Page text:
Nathan’s review of And Put Away Childish Things by Adrian Tchaivosky
Adrian Tchaiskovsky does it again with another winning novella (seriously, how does he publish so much good stuff?). I consider Tchaikovsky to be one of the masters of the novella format, and while To Put Away Childish Things doesn’t quite reach the heights of Elder Race or Ogres, it is still a compelling and entertaining read in a relatively small package.
And Put Away Childish Things follows Henry (or, if you would rather, Felix), a pretty unhappy and down on his luck B-list celebrity. In many ways he is more famous for being the grandson of a fantasy author famous for her middle grade portal fantasies (think the Narnia books) from the 1950s and 1960s. When Henry goes on a documentary reality series that explores that past of famous people, he gets wrapped up in realms of magic, secret organizations, and a dying fantasy world.
And Put Away Childish Things falls into the modern interest in interrogating the entire middle grade portal fantasy genres, but with its own Tchaikovsky spin here. While Seanan McGuire’s Wayward Children series focuses on the darker elements of childhood desires and Lev Grossman’s Magicians trilogy focuses on the tragedy of aging out of our favorite childhood worlds, Tchaikovsky explores generational trauma, science, the definition of family and the lengths people will go to save the ones they love.
Tchaikovsky injects much of his famous wit and humor into this novella. He cleverly skewers the tropes of the middle grade portal fantasy novella, with particularly targeted barbs at Narnia itself. What I enjoyed most about the humor of this book is that it was obvious the pokes and jabs were coming from a place of affection. It was clear that portal fantasies are something Tchaikovsky has a deep nostalgia for, and this is both his take down and love letter to the genre (I particularly enjoyed that all of these other portal fantasies exist in this novella, so that the Earth characters can comment on them!). I am already ready for a re-read because I know I missed so many little jokes and Narnia-easter eggs that Tchaikovsky left along the way. Seriously, this book is funny if it is your type of humor; I laughed out loud at the climatic battle towards the end of the book.
Because this is a novella, the plot moves a really nice pace. I never felt like there were moments that were dragged out nor did I feel that the plot raced ahead without me totally on board. Many novellas I read struggle to avoid not enough plot or too much plot, but And Put Away Childish Things sails through its approximately 200 pages. I don’t know how Tchaiksovsky was able to inject so much history to the fictional world of Underhill and Harry’s past in such a short amount of time, but he nails it. The depth to the characters and their histories also set up some really solid plot twists that kept me flipping the pages. My only recommendation would be to jot down some notes about the family tree, since the names come hard and fast!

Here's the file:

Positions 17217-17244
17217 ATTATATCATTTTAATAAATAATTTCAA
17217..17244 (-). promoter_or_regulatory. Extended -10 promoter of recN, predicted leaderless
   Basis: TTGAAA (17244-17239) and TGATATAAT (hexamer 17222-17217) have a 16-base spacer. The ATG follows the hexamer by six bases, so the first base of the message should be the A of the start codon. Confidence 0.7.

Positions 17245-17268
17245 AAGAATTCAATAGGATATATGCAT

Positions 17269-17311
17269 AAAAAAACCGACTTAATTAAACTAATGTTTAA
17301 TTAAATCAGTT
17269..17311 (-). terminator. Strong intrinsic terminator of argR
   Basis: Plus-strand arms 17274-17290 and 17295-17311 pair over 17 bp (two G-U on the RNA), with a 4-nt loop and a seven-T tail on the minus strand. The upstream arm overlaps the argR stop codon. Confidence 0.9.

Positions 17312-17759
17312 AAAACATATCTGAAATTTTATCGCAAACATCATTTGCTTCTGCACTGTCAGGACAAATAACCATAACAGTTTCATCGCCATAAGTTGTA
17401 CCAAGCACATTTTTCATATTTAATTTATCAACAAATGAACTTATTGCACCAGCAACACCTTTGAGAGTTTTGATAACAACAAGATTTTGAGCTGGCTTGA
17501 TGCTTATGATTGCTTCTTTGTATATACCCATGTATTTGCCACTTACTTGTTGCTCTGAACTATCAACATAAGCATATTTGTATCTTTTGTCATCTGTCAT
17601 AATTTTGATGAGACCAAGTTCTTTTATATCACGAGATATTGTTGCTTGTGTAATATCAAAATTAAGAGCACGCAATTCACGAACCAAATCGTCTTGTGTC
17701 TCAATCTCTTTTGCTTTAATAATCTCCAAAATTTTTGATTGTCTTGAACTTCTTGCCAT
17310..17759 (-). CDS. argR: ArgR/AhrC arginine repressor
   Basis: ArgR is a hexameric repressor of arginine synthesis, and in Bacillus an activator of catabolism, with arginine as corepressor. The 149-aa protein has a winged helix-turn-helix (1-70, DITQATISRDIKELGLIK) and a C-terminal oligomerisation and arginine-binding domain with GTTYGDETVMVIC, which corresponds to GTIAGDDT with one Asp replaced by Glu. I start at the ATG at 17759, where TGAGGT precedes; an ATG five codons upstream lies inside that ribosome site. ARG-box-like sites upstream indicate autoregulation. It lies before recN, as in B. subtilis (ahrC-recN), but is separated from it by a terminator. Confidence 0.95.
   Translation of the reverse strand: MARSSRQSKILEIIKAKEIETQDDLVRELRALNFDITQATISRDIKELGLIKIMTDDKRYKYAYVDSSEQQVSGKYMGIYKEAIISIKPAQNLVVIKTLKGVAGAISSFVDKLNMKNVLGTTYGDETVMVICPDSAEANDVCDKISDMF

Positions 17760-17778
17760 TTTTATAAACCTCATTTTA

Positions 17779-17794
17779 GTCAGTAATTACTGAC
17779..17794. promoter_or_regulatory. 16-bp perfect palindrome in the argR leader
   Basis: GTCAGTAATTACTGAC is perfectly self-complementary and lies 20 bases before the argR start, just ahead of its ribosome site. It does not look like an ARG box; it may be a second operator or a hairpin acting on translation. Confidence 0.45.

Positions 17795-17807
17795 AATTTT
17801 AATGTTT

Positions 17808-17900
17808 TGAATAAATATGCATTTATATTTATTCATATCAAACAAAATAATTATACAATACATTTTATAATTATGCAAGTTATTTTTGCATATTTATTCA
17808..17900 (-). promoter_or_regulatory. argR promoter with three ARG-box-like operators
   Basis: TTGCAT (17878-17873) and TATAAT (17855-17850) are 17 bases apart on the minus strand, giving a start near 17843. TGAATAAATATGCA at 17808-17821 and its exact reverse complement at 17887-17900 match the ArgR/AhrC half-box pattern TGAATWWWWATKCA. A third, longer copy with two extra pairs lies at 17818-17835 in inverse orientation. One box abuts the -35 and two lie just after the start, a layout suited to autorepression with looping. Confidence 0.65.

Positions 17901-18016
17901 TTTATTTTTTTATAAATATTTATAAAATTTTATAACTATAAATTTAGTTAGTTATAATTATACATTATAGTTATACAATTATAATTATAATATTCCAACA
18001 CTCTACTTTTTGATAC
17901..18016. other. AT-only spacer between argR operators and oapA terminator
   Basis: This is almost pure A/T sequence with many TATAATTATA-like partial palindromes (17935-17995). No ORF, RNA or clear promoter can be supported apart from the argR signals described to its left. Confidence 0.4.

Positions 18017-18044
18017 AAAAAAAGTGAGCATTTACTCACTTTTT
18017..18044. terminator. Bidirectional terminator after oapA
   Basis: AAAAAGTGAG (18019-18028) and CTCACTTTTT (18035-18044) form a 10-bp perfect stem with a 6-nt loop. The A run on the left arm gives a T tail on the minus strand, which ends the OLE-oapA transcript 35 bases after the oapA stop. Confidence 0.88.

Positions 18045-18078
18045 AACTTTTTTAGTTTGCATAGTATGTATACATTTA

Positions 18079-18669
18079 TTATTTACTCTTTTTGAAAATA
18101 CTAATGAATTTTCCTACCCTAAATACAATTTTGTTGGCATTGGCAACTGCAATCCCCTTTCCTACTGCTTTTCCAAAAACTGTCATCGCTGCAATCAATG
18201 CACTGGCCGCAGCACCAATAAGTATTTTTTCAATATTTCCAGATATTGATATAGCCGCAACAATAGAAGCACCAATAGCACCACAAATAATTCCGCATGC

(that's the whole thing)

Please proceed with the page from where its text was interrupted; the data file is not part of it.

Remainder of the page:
This novella is also filled with a bunch of fun characters, particularly the zany creations from the fictional land of Underhill. They all start out as your stereotypical fantasy archetypes – the helpful yet mysterious faun, the evil giant spider, etc. – whose connections to other major fantasy works are evident. Some of the characters are legitimately terrifying; don’t tell me that you read this book without at least getting a little creeped out by Gombles the Clown. However, the real star of the show is the main character Harry, and your level of enjoyment of the novella might depend on how much you require the main character to be completely likable. Particularly at the beginning of the novella Harry is pretty easy to dislike. He’s selfish, he’s whiny, and he’s entitled. By the end, he shows remarkable growth in realistic ways as the novella progresses.
I think where the novella falls just short of Tchaikovsky’s greatest works is the relatively shallowness of this novella. As I mentioned earlier, it is funny and clever, but the deep themes of trauma, depression, and perspective we got from Elder Race or the commentary of classism from Ogres isn’t present here. I had a really great evening with this novella, but I don’t think it is going to stick with me as long as some of Tchaikovsky’s greatest works. Again, this is not to suggest in any way this is a bad novella, but it fails to reach that level of sticking with me required for a solid five star review.
The other thing that didn’t really work for me was Tchaikovsky’s inclusion of the COVID-19 pandemic (although it is never officially named in the novella). It was clear that Tchaikovsky was working through his own feelings of the government’s response to the pandemic, but the thematic line he tries to draw between what Henry sees in the real world and what he is seeing in Underhill (I’m being vague to avoid spoilers) never really comes together. I think the inclusion of the pandemic was just one plotline too many for the novella format; to really make that work this would have to have been a full novel.
Concluding Thoughts: Tchaiksovsky’s contribution to the adult-portal fantasy subgenre is another treat for fantasy fans. While not as good as some of his previous novellas, this is a fun and fast read with surprising levels of horror, sadness, and thematic heft. Come for the quirky fantasy world and hijinks, stay for the examination of the purpose (both good and bad) of family.